• Why businesses need a tax lawyer


    Hearing him explain what he says are the common pitfalls that people make in understanding taxation, you wouldn’t know that this lawyer who currently runs one of the country’s thriving law offices specializing in taxation, really didn’t have plans of becoming a lawyer when he was younger. Lawyer Jesus Clint Aranas, who is managing partner of Aranas Law said, “I grew up in Negros and came from a very laid-back family. At that time, I just wanted to sit tight and have a good time in Bacolod.” After a while he said, reality set in and he realized he needed to do something more, and lawyering appealed to him. But the road to law was a bumpy ride for him. It was a good thing he persevered, he said, because all the experiences he had, helped mould him to who he is now.

    After graduating from Silliman University, Aranas recalls his first job was working as a legislative assistant to the late Sen. Raul Roco. After a while, he transferred to the SGV, and left a few years later to put up his own law firm along with a few other friends in the industry.

    Aranas Law was founded in April 2003. Formerly known as ACB Law, the founders describe their firm as a quality service concept law firm specializing in the field of taxation and business advisory. Aranas said that they see their work as a one-stop shop for all areas of concern in investing in the Philippines. He also describes the firm as the only boutique tax and corporation law firm composed of young, enthusiastic and creative lawyers.

    In addition, the firm also holds regular in-house tax seminars on various topics in tax and even corporate law. Aranas said that they do this by bringing a team of lawyers and conduct a lecture and facilitate discussion in their clients’ office, which include preparation and distribution of materials, and concluding the lecture with an open forum. Aranas explained that the most requested topics include tax updates, transfer pricing, how to handle a deficiency tax assessment, claiming tax refunds, how to draft an effective contract, and quick guides to tax compliance in the Philippines.

    At present, the firm’s roster of clients are composed mostly of foreign companies doing business in the Philippines. He also helps local companies and even individual professionals such as doctors, architects and engineers.

    Recently, Aranas said that he did notice a spike in inquiries owing perhaps to the fact that the country’s Bureau of Internal Revenue (BIR) has gone into overdrive in its efforts to collect more taxes. In general, it is difficult to be a tax lawyer, he said matter-of-factly, because of the huge amount of corruption that had become the practice in the country for many decades now.

    He said that this is because of so many gray areas in the system, and the public mostly are not aware of the tax laws that are put in place. Another problem he said is that there is so much power and leeway given to tax collectors, while their pay is not commensurate to the job that they handle. As a result, there are some who are tempted by unscrupulous businessmen who don’t want to pay the right taxes.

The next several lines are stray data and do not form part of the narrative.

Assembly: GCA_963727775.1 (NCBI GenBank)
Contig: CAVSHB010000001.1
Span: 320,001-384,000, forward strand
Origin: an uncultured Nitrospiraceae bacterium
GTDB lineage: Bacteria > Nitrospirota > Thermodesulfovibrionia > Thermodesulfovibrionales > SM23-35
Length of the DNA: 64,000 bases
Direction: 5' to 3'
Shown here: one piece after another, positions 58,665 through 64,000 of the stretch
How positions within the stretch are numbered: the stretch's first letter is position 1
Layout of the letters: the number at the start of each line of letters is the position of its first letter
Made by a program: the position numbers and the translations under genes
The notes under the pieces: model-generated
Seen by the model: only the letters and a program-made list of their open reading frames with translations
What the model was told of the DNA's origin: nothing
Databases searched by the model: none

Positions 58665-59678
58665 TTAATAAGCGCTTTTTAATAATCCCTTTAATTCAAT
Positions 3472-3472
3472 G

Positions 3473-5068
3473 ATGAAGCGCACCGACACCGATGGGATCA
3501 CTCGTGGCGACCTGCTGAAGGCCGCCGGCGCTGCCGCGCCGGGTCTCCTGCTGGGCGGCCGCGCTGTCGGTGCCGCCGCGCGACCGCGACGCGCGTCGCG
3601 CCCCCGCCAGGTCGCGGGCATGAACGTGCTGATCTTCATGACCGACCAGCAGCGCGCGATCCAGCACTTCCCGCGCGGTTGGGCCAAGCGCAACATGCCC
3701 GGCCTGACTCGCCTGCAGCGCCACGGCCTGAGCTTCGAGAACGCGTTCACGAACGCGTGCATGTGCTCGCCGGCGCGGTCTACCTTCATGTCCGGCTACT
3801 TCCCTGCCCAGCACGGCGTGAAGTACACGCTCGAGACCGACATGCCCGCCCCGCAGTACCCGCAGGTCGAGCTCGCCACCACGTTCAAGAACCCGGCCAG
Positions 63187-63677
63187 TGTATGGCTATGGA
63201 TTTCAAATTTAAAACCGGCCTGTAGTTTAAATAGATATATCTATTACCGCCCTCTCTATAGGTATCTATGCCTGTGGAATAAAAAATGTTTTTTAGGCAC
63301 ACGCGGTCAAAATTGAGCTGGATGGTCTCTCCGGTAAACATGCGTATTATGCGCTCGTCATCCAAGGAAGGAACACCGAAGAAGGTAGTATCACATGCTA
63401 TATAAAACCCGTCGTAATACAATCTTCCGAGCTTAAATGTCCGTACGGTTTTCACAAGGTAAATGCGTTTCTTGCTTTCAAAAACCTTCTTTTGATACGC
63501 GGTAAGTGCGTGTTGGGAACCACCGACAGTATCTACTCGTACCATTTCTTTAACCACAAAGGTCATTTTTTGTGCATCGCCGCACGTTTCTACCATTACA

In the next few years, Aranas said that he sees the firm expanding, as companies become more aware of the increasing importance of putting their finances in order, including the proper handling of taxes. Currently, he said that their firm has a roster of 15 lawyers, and they are looking to scaling it up to around 20 in the near future. He also sees the firm becoming more aggressive in their advocacy to help fight corruption by doing things right.

    Need to cleanse system
    When asked what he thinks of the present BIR, he minces no words by saying that the bureau is still as corrupt as ever, despite its public relations bravado. “Look at the policies being handed down by the bureau recently. Many of these are anti-taxpayers and it provides fertile ground for corruption,” Aranas said.

    He said that it will take so much more to cleanse the system, and he certainly feels the current public sentiment that much of the taxes we pay are still being funneled into corrupt hands.

    Right now, he said that the firm is quite busy with year-end paperwork for their clients, as well as helping some with their road shows. Next year will even be a busier time for them as they will help their clients prepare for the filing of taxes for 2014.

    Looking back, Aranas admits his career path was one big irony. “I didn’t even want taxation as a law student, and when I took the bar, I flunked twice and wanted to jump off the window because I hated answering the questions on taxation.” But he told himself that he was going to deal with his biggest challenge head-on, and that attitude changed his life. In retrospect, he said that he believes in the saying that “people bloom in the fullness of time, in the proper season.” And now, Aranas said that he is ready to deal with even bigger challenges, especially in espousing his anti-corruption advocacy in dealing with taxes in the Philippines. Amen to that.


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